600 grit sandpaper and a little time, before and after shot here.

The ICs cleaned up pretty well, flushed the sockets with contact cleaner, reseated the ICs into channel 8 card and sink that channel into channel 8 slot - with no other cards with the exception of the logic control. Power the machine up. Minor deflection on channel 8. The card passes sound!

It is at this point that, flushed with a sense of progress and ready for a break I happily report to my magnificent and wonderfully patient wife that I've finally secured what appears to be a solid lead amidst a convoluted mess of red herrings. HAHAHAHA, oh the humanity.

Wednesday, January 09, 2013

So back to the Otari MX-5050 mkIII 8. Symptoms as follows:
On power up meters 5-8 deflect fully then return to zero.
On power down meters 1-4 deflect fully then return to zero.
Setting monitor to all input, audio passes through channels 1-4 while 5-8 has nothing.

So, my thinking is naturally focused on the split point between channels 4 & 5. With that in mind, and based on the observation that a lot of the CMOS gates used in logic direction are four per IC I started my analysis there.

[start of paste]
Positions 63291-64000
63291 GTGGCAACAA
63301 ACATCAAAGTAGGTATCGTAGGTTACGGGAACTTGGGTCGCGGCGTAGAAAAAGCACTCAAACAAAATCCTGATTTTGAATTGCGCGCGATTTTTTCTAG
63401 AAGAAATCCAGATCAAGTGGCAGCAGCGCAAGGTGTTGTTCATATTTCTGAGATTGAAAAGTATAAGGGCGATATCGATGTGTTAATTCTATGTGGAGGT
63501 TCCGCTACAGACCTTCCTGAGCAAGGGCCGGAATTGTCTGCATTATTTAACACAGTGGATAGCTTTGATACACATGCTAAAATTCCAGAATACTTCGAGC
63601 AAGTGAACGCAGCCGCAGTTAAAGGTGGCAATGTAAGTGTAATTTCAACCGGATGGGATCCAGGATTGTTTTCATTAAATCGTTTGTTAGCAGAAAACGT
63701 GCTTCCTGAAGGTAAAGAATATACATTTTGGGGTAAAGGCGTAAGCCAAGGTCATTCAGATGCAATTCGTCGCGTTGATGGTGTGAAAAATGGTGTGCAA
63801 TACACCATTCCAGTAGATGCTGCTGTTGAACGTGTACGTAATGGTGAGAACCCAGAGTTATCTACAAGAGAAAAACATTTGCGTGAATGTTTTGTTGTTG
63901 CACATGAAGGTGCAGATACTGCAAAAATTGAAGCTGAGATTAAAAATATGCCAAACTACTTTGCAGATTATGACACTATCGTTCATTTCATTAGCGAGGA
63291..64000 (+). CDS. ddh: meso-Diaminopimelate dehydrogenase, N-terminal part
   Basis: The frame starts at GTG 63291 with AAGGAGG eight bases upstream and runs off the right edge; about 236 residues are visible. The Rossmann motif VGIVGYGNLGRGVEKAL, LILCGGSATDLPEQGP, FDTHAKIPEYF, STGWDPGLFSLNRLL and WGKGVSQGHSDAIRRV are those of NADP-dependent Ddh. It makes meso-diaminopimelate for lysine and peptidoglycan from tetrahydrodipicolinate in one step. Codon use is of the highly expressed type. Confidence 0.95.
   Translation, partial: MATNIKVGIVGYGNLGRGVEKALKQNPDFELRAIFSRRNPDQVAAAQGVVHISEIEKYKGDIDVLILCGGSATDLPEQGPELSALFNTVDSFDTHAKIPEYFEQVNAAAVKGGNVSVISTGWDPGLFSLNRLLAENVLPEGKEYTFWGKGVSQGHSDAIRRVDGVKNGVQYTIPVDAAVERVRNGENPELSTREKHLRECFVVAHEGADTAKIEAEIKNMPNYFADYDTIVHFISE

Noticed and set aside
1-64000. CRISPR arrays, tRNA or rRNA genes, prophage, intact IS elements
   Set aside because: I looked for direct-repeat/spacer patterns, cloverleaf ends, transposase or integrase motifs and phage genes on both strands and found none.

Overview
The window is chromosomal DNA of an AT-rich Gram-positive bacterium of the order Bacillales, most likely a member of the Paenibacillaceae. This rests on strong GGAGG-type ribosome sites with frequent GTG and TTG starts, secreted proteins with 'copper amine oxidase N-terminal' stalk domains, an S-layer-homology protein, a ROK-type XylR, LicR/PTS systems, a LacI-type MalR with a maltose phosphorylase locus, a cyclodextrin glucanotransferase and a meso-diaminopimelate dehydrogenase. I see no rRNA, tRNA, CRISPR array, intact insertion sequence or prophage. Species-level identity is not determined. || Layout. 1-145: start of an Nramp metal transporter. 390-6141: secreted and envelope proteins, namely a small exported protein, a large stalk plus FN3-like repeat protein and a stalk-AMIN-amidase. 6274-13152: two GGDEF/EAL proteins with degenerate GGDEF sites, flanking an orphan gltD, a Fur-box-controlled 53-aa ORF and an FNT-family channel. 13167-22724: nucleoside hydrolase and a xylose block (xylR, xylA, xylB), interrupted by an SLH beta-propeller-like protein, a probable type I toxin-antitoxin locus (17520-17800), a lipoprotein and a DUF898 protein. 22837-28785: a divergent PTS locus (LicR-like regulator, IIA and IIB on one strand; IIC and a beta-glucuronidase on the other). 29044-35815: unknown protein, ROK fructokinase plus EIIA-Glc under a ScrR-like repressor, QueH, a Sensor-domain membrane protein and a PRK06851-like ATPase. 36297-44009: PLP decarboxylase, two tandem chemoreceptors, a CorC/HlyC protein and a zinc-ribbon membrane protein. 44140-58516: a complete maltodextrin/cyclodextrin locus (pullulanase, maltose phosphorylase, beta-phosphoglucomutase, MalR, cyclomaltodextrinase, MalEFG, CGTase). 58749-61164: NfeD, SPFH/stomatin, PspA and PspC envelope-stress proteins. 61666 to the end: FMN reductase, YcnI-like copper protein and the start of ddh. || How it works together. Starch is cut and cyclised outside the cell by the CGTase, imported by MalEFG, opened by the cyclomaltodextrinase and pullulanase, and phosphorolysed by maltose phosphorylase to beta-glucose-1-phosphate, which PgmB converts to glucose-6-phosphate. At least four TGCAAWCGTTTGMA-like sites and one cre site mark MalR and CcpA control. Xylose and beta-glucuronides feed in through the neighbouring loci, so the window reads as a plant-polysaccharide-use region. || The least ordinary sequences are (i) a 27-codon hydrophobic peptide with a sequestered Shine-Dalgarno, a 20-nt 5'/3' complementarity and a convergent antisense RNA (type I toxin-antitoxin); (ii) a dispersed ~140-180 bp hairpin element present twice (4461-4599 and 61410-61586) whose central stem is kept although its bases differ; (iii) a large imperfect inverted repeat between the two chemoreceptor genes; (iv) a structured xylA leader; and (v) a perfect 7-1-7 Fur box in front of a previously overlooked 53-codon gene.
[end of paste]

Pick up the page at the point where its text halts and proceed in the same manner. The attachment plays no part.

As you can plainly see, that angle was not fruitful. There is not a single instance of component pairs straddling the 1-4/5-8 configuration. With that, I cracked the case and began to pull cards.

Here's the control card to go along with the (partial) schematic above. The fact of the matter is that this card does not have the same part number as the schematic I've been working from. I settle into the idea that I may have to resort to a trace by trace comparison to see if I can narrow down a culprit IC, but since I'm pulling cards now I may as well go for broke and thoroughly give everything a visual inspection.

So far all the cards & traces look good. I know, that just rules out the obvious...

...having been bit in the ass by the obvious after chasing the esoteric a few times too many that's where I like to begin.

While I have the motherboard exposed like this I do a continuity check on my pin 2/3 swap on the inputs and outputs of both channels. Everything measures up well.

Without really getting into photography it's difficult to demonstrate the look of backlit traces. Let's just say that evidence of pulls, shears or cracks do not exist. Everything passes on the visual level. One thing I do notice, is that the +/-15 volt supply rails (brightened in the picture) just span 1-4 and 5-8 (with a contiguous ground reference). This is the first point of a well defined 1-4 versus 5-8 I have observed on this machine, and it may prove useful later. But for now I simply apply power and confirm that the supply rails are delivering at all locations.

Next up, chasing a series of red herrings..